Helping Hands Initiatives Reply

On Monday September 30th, Helping Hands voted on which initiatives they would focus on to start the year. They decided on three.  One is “Love Without Boundaries”, an organization that helps orphaned children in China get medical help, foster care, and education.  They can arrange surgeries for children whose lives are in danger, such as heart surgery, cleft repair, and palate repair, among others.  The foster care program currently has over 220 participants and provides the orphans with a family.  Orphans from Kindergarten up until college are getting education through “Love Without Boundaries”.  This organization can affect over 1,000,000 orphans in China.

Another initiative Helping Hands is focusing on is a group of organizations that help Syrian refugees.  One, the International Rescue Committee, gives refugees water and provides them with schooling and sanitation.  The second, Mercy Corps, but gives water alongside clothing, blankets, mattresses, and helps children by giving them safe spaces and playgrounds.  The third, the International Medical Corps, provides health care to the refugees.  There are more than 4,000,000 refugees that can be helped by these organizations.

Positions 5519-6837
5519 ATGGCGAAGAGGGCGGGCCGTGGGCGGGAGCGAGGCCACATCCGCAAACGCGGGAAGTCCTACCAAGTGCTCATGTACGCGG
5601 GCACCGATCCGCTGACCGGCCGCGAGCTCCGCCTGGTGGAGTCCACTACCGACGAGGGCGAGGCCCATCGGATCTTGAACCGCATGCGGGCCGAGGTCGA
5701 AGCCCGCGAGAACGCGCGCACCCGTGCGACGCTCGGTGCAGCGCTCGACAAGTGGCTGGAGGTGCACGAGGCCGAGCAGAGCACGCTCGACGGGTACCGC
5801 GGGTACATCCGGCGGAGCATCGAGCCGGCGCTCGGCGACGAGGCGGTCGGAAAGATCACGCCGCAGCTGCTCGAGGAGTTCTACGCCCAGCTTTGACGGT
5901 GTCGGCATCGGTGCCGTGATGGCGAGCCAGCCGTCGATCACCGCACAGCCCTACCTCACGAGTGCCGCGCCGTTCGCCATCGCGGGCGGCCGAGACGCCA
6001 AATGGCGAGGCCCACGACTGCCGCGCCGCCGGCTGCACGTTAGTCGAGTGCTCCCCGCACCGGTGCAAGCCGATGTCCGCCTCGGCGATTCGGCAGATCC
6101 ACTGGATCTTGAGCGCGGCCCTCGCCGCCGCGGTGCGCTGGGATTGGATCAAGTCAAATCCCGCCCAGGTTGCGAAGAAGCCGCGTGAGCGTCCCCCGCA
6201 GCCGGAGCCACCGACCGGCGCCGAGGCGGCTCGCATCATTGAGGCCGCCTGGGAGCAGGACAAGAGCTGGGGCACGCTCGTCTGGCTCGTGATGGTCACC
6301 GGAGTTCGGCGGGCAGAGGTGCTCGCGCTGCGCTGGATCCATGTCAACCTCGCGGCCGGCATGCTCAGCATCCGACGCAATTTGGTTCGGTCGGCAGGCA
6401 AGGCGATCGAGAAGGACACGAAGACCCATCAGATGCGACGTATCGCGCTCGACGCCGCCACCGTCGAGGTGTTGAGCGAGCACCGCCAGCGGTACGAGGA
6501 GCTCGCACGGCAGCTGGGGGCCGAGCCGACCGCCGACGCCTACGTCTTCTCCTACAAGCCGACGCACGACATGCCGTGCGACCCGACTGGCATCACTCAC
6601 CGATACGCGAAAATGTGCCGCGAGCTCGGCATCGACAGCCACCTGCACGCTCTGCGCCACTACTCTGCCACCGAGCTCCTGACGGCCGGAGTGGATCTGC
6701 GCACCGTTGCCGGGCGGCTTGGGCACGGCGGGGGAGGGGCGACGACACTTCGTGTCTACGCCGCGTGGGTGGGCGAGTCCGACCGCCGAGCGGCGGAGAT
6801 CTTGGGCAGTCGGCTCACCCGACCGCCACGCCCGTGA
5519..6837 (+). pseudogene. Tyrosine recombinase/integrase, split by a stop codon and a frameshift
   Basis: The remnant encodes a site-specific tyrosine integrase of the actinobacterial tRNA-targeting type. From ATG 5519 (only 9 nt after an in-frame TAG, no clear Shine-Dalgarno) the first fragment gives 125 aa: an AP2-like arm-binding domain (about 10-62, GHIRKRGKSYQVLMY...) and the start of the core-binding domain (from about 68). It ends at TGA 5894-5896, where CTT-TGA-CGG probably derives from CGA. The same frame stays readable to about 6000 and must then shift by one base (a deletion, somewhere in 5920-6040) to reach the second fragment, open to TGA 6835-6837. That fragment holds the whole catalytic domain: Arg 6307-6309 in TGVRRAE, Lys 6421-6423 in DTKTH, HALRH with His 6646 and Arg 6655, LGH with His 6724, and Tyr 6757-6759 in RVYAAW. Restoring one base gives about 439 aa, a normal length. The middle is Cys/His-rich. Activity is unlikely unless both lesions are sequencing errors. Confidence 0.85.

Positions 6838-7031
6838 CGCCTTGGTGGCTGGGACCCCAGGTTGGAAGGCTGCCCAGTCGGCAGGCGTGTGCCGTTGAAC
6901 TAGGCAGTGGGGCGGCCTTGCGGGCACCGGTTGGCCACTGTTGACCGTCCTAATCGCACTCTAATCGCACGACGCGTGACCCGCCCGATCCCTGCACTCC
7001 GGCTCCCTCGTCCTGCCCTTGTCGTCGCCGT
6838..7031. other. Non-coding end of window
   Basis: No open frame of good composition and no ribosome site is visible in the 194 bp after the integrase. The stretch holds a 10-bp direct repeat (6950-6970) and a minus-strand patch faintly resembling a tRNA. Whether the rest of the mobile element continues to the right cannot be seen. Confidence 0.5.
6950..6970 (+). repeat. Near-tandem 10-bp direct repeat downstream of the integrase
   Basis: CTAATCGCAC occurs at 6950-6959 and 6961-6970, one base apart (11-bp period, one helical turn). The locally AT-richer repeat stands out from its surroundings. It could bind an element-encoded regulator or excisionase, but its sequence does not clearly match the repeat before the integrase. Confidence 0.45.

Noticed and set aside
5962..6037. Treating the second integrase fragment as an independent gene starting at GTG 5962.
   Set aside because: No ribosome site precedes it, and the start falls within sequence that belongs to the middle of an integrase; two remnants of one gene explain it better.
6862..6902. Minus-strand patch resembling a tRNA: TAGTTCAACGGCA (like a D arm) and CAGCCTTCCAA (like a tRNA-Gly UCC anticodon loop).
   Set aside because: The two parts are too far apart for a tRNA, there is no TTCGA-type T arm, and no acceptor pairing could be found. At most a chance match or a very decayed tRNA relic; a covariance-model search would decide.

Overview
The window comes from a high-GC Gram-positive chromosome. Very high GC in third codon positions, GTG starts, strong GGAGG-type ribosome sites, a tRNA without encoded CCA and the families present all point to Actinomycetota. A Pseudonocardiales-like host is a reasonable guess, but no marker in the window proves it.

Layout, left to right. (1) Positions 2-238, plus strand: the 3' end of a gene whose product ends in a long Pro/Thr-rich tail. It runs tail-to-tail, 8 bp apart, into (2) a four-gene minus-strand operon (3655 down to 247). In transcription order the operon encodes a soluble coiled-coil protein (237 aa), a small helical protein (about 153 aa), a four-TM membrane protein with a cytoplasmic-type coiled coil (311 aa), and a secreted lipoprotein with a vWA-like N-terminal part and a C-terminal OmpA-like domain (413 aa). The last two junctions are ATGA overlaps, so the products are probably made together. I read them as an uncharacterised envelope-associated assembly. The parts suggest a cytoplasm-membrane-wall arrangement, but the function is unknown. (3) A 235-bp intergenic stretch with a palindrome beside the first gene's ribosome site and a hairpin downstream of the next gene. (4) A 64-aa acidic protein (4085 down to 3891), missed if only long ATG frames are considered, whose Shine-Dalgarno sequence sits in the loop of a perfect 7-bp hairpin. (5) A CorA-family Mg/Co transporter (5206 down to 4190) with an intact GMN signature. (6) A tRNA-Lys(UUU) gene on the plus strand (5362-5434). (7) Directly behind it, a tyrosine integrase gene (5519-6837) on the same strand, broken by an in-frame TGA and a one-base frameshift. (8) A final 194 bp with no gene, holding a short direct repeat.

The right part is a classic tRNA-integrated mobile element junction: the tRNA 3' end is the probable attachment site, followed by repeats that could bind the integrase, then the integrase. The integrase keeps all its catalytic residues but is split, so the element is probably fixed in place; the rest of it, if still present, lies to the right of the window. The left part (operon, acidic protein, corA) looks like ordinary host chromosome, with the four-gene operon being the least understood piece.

The third initiative is the Center for Victims of Torture (CVT).  Based in St. Paul, Minnesota, the CVT offers many services to tortured victims.  On their website, the CVT defines torture as “a deliberate and systematic dismantling of a person’s identity and humanity through physical or psychological pain and suffering.”  They offer healing to torture victims, train people to act as healers and assign counselors to torture survivors. The counselors consistently check on past victims and research other methods to help and support them emotionally, and advocate for stopping torture.  After being founded in 1985, the CVT has helped over 23,000 torture victims.

Even though Helping Hands only voted on the initiatives on September 30th, fundraising started six days earlier.  On Tuesday, September 24, Elizabeth Kwon ’14 put together a bake sale for the Korean-American Family Service Center (KAFSC).  The KASFC is an organization for sexual assault and domestic violence.  One program they have is called the Hodori Program, which is an education and daycare center for families that experienced domestic violence or sexual assault.  When the government decided to cut funding for the Hodori program, many people, including Elizabeth, donated money.  The bake sale raised $109.50, which was over the goal of $100.  This year, BSGE seems to have no shortage of charities and organizations to donate to.

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